, and spending cuts that many believe would be a fiscal cliff that would kick in on january the 1st. chief congressional correspondent mike emanuel is watching it all unfold on capitol hill. what do we know about the visit about the expectations for what might happen during it. >> reporter: martha, timothy geithner arrived here on capitol hill a short time ago to meet first with senate majority leader harry reid. we know he's having individual meetings with the top four leaders of congress. what republicans have said they want to hear, and republicans will be critical, because they need republican support to get any final fiscal cliff deal through the senate, and also through the house, they say they hope that he's coming with concrete spending cut ideas that are acceptable to the administration. one of the meetings today will be with senate republican leader mitch mcconnell who a short time ago sounded pretty fired up. >> the only reason democrats are insisting on raising rates is because raising rates on the so-called rich is the holy grail of liberalism. their aim is not job he tkraoe a
to an agreement to avert the so-called fiscal cliff. it's one of the reasons why we believe that we put revenue on the table as long as it's accompanied by serious spending cuts. to avert this crisis. >> now, to be fair, speaker boehner did not want to lay out a bunch of spending cuts on camera, at least. he says he will save those discussions, those negotiations for his talks with the president. shep. >> shepard: those are always behind closed doors, those spending cut talks. mike emanuel at the rotunda at the russell building. thanks. if you win tonight's power ball jackpot you can stop worrying about anything washington does go. out and buy your own country and make your own laws. tonight's jackpot is now $550 million. that's a record for power ball and the second highest lottery jackpot ever in our country. lottery officials say tickets are selling at a rate of, get this: 130,000 tickets per minute. and a lot of people say they already know what they are going to do if they win. >> i would go away and hide for a little bit. >> some of it it is going to go to charity. and then it's going to
the white house fiscal cliff package. the white house's proposal to avoid the big tax hikes and spending cuts that are going to happen in january, unless something is done. that proposal has come under heavy criticism from republicans who say wasn't serious. how speaker john boehner said he was flabbergasted. mitch mcconnell reportedly laughed out loud and in this debate over reducing the debt, the president is pushing for an additional $255 billion in spending. he wants those higher taxes to spend more, which is leading to some criticism. joining me now is brad blakeman, the former deputy to george w. bush. and chairman of the south carolina democratic party. a deal that is all about the republicans desire to cut back on the debt and deficit -- why would the president be proposing $255 billion in war spending? >> well, he's not. what he is proposing is shifting spending priorities. after those cuts, shifting priorities, and by the way -- this is infrastructure development. this is to make sure that people who have gone the payroll tax relief keep that payroll tax relief and expanding un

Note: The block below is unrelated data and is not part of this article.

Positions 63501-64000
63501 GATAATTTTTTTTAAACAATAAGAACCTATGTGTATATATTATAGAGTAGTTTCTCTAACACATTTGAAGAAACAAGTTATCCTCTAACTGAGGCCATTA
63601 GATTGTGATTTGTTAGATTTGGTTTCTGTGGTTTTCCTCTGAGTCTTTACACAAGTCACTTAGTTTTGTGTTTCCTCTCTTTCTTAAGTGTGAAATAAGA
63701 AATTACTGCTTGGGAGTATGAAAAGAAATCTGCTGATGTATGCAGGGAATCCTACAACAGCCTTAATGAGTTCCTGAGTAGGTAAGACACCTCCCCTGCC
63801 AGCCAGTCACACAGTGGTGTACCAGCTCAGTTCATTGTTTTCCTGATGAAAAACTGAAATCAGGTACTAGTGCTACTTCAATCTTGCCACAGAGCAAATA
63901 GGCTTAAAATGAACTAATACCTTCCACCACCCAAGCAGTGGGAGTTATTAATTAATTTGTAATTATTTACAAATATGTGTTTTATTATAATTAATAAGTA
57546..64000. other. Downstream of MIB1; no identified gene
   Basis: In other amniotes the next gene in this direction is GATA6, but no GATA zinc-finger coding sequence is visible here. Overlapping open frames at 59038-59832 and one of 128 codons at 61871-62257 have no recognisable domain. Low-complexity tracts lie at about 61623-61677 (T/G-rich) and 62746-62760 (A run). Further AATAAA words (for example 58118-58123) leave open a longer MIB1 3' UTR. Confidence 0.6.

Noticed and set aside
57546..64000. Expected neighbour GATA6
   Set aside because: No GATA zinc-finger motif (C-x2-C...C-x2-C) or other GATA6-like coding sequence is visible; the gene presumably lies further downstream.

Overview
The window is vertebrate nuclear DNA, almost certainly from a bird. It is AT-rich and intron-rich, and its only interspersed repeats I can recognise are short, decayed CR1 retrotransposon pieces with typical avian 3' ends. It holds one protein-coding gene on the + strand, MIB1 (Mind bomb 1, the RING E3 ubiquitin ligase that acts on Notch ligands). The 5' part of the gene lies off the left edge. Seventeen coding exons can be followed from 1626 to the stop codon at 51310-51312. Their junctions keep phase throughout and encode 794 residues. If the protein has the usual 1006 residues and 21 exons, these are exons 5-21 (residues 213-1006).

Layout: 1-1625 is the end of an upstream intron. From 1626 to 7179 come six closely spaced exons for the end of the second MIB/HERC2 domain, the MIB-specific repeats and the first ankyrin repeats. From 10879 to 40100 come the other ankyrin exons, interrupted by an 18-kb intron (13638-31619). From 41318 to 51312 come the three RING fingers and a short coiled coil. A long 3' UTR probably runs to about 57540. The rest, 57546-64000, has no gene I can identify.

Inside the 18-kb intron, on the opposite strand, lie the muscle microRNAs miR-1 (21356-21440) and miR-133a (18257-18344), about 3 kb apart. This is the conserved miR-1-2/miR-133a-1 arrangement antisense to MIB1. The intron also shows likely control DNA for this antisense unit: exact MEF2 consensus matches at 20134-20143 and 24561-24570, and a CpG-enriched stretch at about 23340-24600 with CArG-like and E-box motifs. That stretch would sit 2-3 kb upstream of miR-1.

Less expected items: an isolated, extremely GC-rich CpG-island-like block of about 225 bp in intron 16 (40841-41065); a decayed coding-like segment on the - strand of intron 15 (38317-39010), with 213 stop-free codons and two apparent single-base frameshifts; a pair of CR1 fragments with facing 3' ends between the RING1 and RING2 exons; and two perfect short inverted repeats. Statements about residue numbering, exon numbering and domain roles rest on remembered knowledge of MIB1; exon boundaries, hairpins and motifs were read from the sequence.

deep spending cuts made to avoid the fiscal cliff would affect native-american issues. and you may remember yesterday, the president met with a group of six governors on this issue. this has become the primary focus on washington. alison burns is in our d.c. newsroom with more on this. >> reporter: that's right, tori. president obama is trying to convince these business leaders that he has a plan to avoid the fiscal cliff and get the economy back on track. but he says it's going to take some sacrifice. here's a look at the president shaking hands with business leaders about 15 minutes ago and he's calli for tax increases on the wealthiest americans and an extension of tax rates for the middle school. talks have fallen apart in recent days. but the president insists he's working with republicans to try to get a deal. republicans are willing to cut -- >> reporter: republicans are willing to cut loopholes. here's what john boehner said. >> the revenues being put on the table are gonna come from guess who? the rich. >> reporter: republicans say it's clear to them that president obama